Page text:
6.2.2 Engine Cooling
The combusting fuel within the cylinders generated immense heat, most of which is directed towards the exhaust system. This accounts for only about 40% of the dissipated heat. The remaining heat is dissipated by the cooling system and lubricating systems. If cooling is not accounted for, the extremely high engine temperatures can lead to loss of power, excessive oil consumption, poor lubrication, detonation, and permanent damage to the engine components. Monitoring the engine temperature instruments and keeping indications within limits, or ‘in the green,’ helps avoid high operating temperatures.
Cooling if achieved in the following ways:
Oil Cooling: This will be discussed in the following chapter (Engine Lubrication). A means of dissipating the heat by reducing friction about the engines moving parts. Most small aircraft, however, are primarily air cooled, and in this section we will explore the different ways in which air is used for cooling the engine’s external surface.

The front of the engine Cowling has openings just behind the propeller. This forces free air flow through the spaces in the engine compartment. Baffles Plates deflect the airflow over the Cooling Fins. These small grooves attached to the engine cylinders increases the surface area and allows for optimum cooling. Cowl flaps (the hinged covers that fit over the opening behind the engine on the lower part of the cowling), can be adjusted as required to expel or retain hot engine air. If the engine temperature is low, the cowl flaps can be closed, thereby restricting the flow of expelled hot air and increasing engine temperature. If the engine temperature is high, the cowl flaps can be opened allowing a greater flow of air through the system, thereby cooling engine temperatures. Simple, yet effective.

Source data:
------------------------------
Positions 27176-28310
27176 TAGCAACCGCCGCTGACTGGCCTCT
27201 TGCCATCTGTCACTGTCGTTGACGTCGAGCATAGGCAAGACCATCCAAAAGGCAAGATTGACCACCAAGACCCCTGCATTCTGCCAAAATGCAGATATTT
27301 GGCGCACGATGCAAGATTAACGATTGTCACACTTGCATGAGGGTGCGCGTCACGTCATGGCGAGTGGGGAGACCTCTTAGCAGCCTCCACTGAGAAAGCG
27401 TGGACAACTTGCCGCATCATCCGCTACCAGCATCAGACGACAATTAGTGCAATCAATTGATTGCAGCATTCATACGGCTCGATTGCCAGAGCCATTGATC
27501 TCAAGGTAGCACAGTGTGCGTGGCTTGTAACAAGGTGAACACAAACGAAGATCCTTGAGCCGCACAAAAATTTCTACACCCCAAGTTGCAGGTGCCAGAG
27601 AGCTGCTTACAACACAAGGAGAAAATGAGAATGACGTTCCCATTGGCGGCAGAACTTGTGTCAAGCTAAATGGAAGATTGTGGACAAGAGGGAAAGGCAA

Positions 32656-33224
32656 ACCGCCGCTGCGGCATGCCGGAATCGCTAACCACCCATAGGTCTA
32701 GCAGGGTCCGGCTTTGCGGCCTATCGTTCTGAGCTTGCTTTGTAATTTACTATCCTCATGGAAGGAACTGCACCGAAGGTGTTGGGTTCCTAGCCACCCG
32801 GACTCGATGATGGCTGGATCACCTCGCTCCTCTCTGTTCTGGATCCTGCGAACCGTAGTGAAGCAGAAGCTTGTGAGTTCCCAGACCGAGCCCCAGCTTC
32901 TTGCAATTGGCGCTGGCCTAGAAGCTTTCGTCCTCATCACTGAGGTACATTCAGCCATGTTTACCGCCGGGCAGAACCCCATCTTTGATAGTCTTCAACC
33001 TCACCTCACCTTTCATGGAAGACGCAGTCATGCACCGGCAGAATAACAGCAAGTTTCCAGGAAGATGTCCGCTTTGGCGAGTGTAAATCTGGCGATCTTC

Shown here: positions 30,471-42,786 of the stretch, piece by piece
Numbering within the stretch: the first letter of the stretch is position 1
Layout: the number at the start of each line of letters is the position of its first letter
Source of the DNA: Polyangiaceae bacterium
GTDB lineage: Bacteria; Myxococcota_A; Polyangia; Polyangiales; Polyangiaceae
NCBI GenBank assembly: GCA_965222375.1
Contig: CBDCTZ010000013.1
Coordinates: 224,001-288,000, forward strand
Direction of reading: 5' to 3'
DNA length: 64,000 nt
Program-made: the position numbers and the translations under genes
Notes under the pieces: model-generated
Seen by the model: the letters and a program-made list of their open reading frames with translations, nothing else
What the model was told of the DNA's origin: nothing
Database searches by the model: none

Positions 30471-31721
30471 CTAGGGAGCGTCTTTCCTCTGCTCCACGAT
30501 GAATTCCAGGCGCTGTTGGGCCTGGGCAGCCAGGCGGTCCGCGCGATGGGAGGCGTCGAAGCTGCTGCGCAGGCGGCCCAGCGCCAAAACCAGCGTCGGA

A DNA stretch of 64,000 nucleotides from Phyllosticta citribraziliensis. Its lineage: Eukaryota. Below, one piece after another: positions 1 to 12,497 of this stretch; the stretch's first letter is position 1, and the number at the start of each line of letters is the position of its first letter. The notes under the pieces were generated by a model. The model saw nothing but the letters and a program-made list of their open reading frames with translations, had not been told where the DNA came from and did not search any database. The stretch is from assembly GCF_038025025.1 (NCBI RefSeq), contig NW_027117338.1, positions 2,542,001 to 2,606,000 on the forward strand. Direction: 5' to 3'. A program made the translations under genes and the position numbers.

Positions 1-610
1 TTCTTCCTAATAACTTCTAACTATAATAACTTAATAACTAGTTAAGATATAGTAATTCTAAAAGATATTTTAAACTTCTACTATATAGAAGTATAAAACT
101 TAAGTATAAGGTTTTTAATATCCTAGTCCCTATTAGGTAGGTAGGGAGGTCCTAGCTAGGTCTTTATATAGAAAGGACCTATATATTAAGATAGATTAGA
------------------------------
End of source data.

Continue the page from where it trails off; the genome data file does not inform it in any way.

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To summarise, the outside air enters the engine compartment through an inlet behind the propeller hub. Baffles then direct this flow to the hottest parts of the engine, the cylinders, which have fins as which increase the area exposed to the airflow. This hot air is then expelled through the cowl flaps. Air speed is an important factor when considering the air cooled system. It is important to consider that engine cooling will be less effective at low taxi speeds compared to straight and level flight, due to reduced airflow through the engine compartment. More airflow means more cooling. Conversely, high-speed descents at low R.P.M settings can shock cool the engine, subjecting it to abrupt temperature fluctuations.
Most modern aircraft are equipped with a Cylinder-Head Temperature (CHT) gauge that indicates a direct and immediate cylinder temperature reading. This colour coded instrument is marked with a green arc to indicate the normal operating range. Whereas a red line on the instrument indicates maximum allowable cylinder head temperature. Any indication beyond the red line is cause for concern and can be amended for by increasing forward speed, reducing power, enriching the mixture and using the cowl flaps to help reduce temperatures.1859044-18341800


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